America’s pork producers, currently facing declining incomes, a growing labor shortage and market volatility caused by trade disputes, don’t also need to contend with red tape and unfunded mandates from Washington, the National Pork Producers Council testified today at a congressional hearing on the impacts of regulations on small businesses and farmers.
“Regulations add to the cost of doing business. And right now, the pork industry certainly doesn’t need more costs,” NPPC Past President John Weber, a pork producer from Dysart, Iowa, told the House Committee on Small Business Subcommittee on Agriculture, Energy and Trade. “Because of trade disputes with China and Mexico and the tariffs they’ve put on U.S. pork, hog farmers could lose $2 billion this year.”
The U.S. pork industry has had to contend with several ill-conceived, burdensome and potentially costly regulations over the past 10 years, including ones related to the buying and selling of livestock, labeling meat, trucking, air emissions, clean water, antibiotics use and organic livestock production.
“Many of the rules we’ve seen coming out of Washington have had harmful unintended consequences, including stifling innovation and impeding the inherent motivation of farmers and small business people to get better and more efficient at what they do,” said Weber.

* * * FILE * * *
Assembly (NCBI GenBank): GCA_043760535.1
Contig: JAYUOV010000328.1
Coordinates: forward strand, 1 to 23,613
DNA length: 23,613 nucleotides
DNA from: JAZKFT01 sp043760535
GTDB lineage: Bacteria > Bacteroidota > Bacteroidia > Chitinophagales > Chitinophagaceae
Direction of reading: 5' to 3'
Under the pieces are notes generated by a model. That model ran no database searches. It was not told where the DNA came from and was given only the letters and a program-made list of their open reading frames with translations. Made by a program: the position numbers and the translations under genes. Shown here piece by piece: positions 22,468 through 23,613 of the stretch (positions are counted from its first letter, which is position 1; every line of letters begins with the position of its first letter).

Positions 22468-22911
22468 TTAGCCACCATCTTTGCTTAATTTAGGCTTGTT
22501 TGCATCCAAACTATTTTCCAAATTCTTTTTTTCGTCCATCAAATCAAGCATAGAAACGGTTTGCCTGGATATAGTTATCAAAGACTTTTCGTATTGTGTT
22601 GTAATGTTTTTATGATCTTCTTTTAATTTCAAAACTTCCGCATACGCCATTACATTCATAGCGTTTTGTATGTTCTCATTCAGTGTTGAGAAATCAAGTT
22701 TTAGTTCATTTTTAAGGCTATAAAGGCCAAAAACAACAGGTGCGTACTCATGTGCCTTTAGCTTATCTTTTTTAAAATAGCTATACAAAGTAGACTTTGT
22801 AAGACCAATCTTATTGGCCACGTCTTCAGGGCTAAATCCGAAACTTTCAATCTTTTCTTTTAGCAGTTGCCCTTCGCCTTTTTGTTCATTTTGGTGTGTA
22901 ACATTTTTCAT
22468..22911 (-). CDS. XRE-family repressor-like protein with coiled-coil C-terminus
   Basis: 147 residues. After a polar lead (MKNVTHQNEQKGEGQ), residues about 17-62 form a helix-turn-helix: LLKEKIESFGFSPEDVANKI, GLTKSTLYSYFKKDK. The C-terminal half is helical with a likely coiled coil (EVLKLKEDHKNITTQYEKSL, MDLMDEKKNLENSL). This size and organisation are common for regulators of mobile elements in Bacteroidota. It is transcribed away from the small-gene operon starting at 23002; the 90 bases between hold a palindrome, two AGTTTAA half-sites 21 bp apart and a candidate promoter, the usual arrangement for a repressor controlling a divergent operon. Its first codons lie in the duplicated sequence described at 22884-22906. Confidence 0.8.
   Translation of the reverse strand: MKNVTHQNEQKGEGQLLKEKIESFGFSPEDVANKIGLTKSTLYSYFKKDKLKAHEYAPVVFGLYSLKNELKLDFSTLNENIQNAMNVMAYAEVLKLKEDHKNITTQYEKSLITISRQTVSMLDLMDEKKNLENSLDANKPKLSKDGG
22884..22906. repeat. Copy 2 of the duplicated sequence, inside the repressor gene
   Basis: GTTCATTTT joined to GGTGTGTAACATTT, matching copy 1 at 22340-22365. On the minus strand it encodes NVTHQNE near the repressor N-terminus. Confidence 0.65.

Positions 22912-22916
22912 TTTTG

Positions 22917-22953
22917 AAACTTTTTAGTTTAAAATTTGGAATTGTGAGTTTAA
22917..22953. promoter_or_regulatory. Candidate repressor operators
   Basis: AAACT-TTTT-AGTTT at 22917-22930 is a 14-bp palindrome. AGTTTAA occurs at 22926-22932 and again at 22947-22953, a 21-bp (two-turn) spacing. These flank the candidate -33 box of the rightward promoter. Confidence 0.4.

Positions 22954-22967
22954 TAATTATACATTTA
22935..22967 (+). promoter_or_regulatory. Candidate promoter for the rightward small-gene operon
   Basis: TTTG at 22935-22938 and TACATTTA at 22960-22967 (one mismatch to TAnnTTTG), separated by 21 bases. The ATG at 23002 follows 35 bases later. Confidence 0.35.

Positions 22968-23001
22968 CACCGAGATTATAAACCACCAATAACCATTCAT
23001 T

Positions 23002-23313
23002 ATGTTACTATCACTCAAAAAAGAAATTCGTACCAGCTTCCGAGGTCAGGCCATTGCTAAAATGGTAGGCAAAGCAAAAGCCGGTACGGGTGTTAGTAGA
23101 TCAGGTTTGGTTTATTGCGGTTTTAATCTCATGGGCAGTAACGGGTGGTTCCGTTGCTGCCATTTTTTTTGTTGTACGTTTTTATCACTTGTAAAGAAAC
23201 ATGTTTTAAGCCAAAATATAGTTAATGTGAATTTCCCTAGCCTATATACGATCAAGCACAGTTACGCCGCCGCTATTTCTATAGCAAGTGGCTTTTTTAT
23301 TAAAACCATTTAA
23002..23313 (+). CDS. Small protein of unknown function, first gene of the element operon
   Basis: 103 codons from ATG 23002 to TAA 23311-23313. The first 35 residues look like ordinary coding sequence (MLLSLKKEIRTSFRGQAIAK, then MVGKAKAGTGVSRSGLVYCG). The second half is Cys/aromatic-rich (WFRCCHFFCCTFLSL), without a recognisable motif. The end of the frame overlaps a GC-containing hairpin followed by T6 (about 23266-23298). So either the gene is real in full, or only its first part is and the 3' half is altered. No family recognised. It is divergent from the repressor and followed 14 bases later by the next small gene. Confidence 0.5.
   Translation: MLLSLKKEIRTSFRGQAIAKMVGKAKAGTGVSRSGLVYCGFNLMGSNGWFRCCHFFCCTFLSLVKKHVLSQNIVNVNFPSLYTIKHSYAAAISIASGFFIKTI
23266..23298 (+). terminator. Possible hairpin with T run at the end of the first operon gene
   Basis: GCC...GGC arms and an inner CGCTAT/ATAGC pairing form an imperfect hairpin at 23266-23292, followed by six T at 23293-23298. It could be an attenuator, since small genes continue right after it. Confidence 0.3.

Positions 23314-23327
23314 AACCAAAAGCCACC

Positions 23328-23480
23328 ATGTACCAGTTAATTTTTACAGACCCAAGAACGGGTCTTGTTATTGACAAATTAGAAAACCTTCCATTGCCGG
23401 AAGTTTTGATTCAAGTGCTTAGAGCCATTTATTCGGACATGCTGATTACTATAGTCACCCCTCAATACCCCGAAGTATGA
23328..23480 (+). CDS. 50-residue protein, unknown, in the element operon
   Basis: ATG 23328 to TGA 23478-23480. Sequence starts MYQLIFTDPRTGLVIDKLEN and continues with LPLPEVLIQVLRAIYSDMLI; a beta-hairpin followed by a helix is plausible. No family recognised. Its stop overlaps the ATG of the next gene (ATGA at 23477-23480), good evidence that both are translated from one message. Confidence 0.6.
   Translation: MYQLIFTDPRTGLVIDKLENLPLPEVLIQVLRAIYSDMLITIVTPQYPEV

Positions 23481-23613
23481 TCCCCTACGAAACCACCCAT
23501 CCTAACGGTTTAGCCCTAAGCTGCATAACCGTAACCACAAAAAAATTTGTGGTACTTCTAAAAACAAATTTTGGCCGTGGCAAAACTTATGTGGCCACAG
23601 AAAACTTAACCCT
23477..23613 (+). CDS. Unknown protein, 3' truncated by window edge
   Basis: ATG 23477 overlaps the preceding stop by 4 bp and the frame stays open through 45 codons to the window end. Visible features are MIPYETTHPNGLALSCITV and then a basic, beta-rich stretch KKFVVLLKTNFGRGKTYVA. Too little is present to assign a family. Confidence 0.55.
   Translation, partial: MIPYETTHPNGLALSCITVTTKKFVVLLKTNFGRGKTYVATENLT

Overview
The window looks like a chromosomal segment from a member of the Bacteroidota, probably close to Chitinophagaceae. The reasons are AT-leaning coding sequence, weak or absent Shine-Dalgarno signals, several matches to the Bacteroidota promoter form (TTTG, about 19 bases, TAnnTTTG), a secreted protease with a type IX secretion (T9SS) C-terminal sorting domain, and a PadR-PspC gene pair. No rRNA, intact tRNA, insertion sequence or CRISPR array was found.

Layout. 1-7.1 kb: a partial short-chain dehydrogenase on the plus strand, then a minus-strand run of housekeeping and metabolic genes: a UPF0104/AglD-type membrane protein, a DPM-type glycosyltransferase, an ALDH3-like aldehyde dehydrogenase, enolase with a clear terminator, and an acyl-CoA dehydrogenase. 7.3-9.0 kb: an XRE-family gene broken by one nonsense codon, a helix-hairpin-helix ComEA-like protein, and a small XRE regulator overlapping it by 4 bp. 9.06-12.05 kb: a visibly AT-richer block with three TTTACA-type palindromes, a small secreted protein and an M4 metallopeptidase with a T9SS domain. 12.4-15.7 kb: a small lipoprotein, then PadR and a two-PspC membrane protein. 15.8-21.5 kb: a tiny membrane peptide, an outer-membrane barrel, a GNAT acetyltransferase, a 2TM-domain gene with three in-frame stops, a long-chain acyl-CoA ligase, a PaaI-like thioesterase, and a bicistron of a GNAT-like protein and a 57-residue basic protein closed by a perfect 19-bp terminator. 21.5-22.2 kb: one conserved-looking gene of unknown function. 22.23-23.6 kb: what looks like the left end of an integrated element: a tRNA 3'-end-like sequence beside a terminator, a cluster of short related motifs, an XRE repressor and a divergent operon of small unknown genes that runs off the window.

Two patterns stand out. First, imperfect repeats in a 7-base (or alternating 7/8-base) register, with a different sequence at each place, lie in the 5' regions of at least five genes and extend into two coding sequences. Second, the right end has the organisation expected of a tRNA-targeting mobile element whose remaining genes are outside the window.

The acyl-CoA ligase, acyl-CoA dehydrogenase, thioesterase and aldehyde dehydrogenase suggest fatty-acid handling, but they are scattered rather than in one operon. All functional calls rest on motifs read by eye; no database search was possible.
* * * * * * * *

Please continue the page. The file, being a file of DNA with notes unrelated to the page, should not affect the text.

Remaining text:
The Trump administration and Congress have done a good job of beginning to reign in the red tape from Washington—NPPC’s written testimony mentions the White House rescinding several burdensome rules and directing agencies to eliminate two existing regulations for each new one proposed—but “more needs to be done,” Weber told the small business panel.
NPPC is urging Congress to take steps to ease the federal regulatory burden, including updating the Administrative Procedures Act, which governs the rulemaking process; increasing public participation in developing regulations; and requiring congressional approval for all major regulations—those with an economic impact of $100 million or more.
“Certainly, there must be rules,” said Weber, “but eliminating expensive, confusing and time-consuming regulations and making sure the ones that are necessary aren’t too burdensome will go a long way to ensuring that farmers like me can continue to produce the safest, most abundant food supply in the world.”